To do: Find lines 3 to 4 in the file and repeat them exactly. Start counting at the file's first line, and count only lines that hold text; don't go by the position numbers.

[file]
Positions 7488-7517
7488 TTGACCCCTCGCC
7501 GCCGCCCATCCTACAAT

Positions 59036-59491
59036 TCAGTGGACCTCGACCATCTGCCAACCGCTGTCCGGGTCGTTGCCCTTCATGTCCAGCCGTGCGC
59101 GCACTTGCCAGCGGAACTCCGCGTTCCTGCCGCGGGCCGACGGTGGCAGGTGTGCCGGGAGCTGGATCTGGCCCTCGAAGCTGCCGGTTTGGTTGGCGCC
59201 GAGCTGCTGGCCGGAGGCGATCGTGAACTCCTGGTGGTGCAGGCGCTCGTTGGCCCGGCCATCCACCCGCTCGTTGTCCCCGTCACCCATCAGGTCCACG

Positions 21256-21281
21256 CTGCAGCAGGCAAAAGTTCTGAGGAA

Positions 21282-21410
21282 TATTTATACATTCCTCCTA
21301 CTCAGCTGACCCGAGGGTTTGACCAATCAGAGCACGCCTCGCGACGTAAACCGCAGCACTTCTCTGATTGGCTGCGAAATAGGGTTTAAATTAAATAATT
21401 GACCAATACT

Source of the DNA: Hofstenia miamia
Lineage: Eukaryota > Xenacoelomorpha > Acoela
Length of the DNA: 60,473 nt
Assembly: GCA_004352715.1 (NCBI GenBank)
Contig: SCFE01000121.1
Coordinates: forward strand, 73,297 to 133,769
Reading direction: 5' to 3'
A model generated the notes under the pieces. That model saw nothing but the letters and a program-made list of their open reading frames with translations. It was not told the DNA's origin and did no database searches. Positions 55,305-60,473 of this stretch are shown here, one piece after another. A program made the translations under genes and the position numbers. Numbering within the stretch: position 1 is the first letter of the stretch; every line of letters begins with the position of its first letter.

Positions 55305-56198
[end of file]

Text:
7501 GCCGCCCATCCTACAAT

Positions 59036-59491